The pesticide label is your best guide to using pesticides safely and effectively. The directions on the label are there primarily to help you achieve maximum benefits – the pest control that you desire – with minimum risk. Both depend on following label directions and correctly using the pesticide. Read the label before buying the pesticide. Follow the label each time you mix and use the pesticide, and follow the label when storing or disposing of the pesticide. Do not trust your memory. You may have forgotten part of the label instructions, or they may have changed since the last time you purchased the product. Use of any pesticide in any way that does not comply with label directions and precautions is illegal. It may also be ineffective on the pests and, even worse, pose risks to users or the environment.
The main sections of a pesticide label are described below:
The brand or trade name is the name on the front panel of the label that you commonly use to identify the product, such as Roundup or Sevin. Products with the same active ingredient may have completely different brand names depending on the manufacturer or company that registers the pesticide with the Environmental Protection Agency (EPA). Likewise, very similar brand names (whether used by the same or different companies) may contain different active ingredients.
EPA Registration Number
This number tells you that EPA has reviewed the product and determined that it can be used with minimal or low risk if you follow the directions on the label properly.
Active ingredients are the chemicals in the pesticide that kill or control the target pest(s). Inert ingredients often improve the effectiveness or safety of a pesticide. This section provides the chemical name of each active ingredient, the percentage by weight of each active ingredient, and the percentage by weight of all inert ingredients. Inert ingredients are not listed individually nor identified by name.
The signal words – Caution, Warning, or Danger – indicate the acute toxicity of the product to humans, based on one or more potential routes of exposure. The statement “keep out of reach of children” must also appear with signal words on the label of all pesticides.
CAUTION — Pesticides that are the least harmful to you
WARNING — More toxic than those with a Caution label
DANGER — Very poisonous or irritating and should be used with extreme care because they can severely burn your skin and eyes. Most pesticides with DANGER signal word are restricted-use pesticides and are not available to the general public
This part describes the protective clothing, such as gloves or goggles that you should wear when using the pesticide. The section also tells you how to protect children or pets by keeping them away from areas treated with pesticides.
First Aid Instructions (Statement of Practical Treatment)
The label tells you what to do if someone is accidentally poisoned by the pesticide. These instructions are only first aid. ALWAYS call the emergency number listed on the label, a doctor, or the poison center (1-800-222-1222), if someone is accidentally poisoned by the pesticide. You may have to take the person to a hospital right away after giving first aid. Remember to take the pesticide label or container with you.
Personal Protective Equipment (PPE)
The label lists PPE needed to prevent exposure to the pesticide. Be sure to read this section before purchasing the pesticide.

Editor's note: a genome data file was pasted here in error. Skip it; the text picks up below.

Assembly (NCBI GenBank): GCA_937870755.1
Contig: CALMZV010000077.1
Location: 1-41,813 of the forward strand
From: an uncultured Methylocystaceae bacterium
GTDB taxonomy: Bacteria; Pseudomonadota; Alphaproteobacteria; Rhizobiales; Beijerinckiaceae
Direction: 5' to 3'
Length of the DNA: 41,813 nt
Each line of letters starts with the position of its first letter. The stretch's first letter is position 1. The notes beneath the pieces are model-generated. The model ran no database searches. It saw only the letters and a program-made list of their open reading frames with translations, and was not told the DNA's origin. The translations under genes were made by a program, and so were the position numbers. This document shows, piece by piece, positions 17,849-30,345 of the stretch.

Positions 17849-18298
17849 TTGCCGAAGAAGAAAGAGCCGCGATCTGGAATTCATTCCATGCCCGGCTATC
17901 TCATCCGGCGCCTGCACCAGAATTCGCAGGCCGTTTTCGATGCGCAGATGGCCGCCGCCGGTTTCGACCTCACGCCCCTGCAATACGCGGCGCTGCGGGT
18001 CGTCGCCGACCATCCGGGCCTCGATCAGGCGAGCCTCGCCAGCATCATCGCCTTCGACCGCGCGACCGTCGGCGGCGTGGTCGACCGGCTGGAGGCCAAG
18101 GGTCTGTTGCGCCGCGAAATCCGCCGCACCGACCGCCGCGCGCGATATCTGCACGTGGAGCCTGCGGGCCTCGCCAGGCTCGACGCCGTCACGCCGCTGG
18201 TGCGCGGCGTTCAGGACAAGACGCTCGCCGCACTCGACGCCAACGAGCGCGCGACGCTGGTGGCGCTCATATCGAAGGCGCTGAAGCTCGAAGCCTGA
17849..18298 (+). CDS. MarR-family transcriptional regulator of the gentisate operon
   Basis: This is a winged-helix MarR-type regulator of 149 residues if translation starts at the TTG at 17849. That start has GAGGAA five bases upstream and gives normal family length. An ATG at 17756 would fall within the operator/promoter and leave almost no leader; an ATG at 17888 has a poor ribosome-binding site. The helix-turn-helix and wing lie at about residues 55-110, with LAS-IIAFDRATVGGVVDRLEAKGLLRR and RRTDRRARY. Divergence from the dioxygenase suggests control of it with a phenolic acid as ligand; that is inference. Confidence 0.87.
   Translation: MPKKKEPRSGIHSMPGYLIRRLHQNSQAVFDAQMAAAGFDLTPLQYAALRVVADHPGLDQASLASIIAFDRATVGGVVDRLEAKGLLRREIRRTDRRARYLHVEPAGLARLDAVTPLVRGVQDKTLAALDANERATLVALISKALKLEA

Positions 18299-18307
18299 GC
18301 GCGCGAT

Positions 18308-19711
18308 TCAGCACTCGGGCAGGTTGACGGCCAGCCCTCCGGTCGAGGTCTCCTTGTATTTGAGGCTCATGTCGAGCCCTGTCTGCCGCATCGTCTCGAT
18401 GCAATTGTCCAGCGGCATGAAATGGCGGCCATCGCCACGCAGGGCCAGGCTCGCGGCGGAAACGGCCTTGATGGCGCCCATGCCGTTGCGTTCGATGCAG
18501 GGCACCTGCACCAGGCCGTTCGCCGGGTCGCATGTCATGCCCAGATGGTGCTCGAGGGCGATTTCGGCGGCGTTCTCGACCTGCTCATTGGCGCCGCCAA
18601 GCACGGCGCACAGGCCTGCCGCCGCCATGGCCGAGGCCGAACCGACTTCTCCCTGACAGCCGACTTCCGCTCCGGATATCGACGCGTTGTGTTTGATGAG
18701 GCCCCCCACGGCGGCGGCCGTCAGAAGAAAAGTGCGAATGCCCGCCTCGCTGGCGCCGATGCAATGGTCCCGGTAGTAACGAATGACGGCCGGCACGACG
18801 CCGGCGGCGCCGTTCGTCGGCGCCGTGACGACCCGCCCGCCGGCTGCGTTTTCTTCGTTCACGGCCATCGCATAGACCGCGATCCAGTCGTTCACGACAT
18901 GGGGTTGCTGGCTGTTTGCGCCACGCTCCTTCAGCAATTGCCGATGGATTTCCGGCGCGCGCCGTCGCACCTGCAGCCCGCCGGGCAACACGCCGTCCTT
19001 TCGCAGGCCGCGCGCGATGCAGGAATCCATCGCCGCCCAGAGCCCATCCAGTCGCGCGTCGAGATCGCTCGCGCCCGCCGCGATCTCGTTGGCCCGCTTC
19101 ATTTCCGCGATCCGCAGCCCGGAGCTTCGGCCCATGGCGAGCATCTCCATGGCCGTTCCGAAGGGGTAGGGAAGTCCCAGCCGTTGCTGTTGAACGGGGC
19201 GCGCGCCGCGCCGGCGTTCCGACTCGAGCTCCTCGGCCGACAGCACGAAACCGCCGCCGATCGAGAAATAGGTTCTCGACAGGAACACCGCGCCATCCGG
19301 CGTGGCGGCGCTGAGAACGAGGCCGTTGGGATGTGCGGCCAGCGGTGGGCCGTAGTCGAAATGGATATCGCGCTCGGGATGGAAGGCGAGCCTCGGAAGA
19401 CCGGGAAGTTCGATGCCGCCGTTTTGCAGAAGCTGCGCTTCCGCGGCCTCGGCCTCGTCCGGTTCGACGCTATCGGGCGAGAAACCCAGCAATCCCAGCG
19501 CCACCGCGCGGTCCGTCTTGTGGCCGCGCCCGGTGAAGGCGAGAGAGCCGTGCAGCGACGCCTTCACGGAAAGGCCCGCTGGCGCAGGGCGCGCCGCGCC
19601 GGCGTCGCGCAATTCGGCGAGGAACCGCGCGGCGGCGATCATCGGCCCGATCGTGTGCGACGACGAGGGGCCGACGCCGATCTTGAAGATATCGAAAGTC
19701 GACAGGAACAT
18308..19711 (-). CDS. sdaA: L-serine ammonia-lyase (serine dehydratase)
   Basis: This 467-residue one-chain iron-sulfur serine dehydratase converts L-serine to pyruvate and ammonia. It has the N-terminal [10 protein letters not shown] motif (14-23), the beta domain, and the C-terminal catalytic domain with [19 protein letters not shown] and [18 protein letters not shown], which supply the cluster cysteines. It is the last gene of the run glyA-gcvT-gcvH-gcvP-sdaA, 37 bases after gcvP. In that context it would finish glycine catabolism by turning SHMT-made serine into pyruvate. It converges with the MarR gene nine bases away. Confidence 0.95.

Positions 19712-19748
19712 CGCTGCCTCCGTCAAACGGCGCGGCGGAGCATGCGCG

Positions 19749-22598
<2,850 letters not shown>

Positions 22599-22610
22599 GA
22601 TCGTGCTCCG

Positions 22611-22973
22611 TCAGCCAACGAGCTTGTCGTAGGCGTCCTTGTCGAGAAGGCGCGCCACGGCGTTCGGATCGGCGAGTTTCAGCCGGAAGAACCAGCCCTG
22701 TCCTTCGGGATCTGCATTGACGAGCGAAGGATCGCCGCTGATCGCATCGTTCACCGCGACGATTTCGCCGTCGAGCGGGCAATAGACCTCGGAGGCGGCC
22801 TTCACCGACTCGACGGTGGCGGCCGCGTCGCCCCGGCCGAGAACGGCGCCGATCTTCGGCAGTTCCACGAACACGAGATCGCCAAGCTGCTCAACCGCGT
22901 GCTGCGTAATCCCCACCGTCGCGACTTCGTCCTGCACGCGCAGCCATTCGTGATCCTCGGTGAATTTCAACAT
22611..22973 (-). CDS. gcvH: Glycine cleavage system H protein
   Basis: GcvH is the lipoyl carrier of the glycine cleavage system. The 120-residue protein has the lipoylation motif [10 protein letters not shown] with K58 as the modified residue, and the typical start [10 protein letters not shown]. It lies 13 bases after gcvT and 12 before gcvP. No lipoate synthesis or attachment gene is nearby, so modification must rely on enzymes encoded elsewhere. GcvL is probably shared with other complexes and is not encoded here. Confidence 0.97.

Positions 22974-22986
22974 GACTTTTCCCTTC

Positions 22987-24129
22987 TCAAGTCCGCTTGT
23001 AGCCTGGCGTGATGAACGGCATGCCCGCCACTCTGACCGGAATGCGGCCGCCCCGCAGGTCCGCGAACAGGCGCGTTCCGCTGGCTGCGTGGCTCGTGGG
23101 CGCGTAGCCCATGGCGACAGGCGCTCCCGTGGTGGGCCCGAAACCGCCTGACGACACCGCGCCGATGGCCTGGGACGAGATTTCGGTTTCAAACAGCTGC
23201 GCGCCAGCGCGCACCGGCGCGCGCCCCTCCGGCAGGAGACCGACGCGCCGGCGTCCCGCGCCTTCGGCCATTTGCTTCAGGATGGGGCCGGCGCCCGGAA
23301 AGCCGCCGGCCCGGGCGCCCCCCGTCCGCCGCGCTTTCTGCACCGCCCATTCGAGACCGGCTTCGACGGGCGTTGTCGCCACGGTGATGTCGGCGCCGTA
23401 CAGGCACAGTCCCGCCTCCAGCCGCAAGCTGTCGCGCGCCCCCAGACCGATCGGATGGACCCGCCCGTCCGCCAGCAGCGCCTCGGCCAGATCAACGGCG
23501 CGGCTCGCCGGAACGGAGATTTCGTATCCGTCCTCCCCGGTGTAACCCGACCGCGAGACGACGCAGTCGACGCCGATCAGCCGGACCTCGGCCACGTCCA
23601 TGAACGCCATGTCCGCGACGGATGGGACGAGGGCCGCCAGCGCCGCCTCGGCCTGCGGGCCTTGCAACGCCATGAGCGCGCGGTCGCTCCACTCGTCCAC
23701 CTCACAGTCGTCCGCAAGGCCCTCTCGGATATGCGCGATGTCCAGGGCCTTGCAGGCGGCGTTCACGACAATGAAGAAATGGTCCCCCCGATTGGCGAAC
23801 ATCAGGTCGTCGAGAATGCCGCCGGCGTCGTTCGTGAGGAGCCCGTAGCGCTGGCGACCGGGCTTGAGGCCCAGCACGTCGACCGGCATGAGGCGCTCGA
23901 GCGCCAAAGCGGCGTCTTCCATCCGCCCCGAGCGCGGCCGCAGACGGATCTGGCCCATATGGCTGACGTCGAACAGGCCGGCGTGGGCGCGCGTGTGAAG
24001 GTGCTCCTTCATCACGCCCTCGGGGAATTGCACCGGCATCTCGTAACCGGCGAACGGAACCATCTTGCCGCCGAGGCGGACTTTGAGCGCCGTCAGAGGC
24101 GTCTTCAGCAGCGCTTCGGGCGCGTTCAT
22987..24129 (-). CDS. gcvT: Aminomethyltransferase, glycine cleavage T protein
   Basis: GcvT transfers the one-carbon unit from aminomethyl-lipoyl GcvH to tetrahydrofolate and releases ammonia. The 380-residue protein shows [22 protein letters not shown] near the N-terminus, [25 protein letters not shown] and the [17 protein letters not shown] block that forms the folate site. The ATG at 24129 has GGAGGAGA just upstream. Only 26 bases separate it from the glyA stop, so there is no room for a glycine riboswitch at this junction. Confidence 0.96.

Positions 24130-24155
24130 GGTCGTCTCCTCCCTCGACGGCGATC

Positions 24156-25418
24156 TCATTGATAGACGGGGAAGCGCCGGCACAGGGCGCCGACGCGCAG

Agricultural Use Requirements (Use of pesticides in producing agricultural plants)
The “Agricultural Use Requirements” box printed on the label of pesticides refers to the requirements of the Worker Protection Standard (WPS) that must be complied within the production of an agricultural plant (crop) on an agricultural establishment. See the Worker Protection Standard section on this website for more information.
This section indicates if the product can cause environmental damage – if it’s harmful to wildlife, fish, pollinators, endangered plants or animals, or water bodies such as ponds, lakes, rivers, and wetlands.
Directions for Use. Make sure that the product is labeled for use against the pest(s) that you are trying to control. (For example, products labeled only for termites cannot be used to control fleas.) Use only the amounts indicated, and follow the directions exactly.
Note: It is a violation of Federal law to use a product in any manner inconsistent with its labeling.
Storage and Disposal
Storage and Disposal. Read carefully and follow all directions for safe storage and disposal of pesticide products. Always keep products in the original container and out of reach of children—store pesticides in a locked cabinet or locked garden shed. Disposal of pesticide containers in a manner not listed by the label could lead to contamination of the environment or harm to other people. For more information, see the Storing Pesticides and Pesticide and Container Disposal sections of this website.
Other parts of the label provide additional important information about the use of the pesticide. Be sure to read the entire label before each use of the pesticide.
For additional information on understanding a pesticide label:
- EPA: Keep Safe: Read the Label First
- What you need to know about: Reading a Pesticide Label. 2003. Penn State University. Pesticide safety fact sheets, Consumer topics, Applicator topics, and West Nile Virus fact sheets provided by Penn State to help with pesticide education.
Note – all labels used on this site are for educational purposes only. Any pesticide mentioned here is not for advertisement purposes.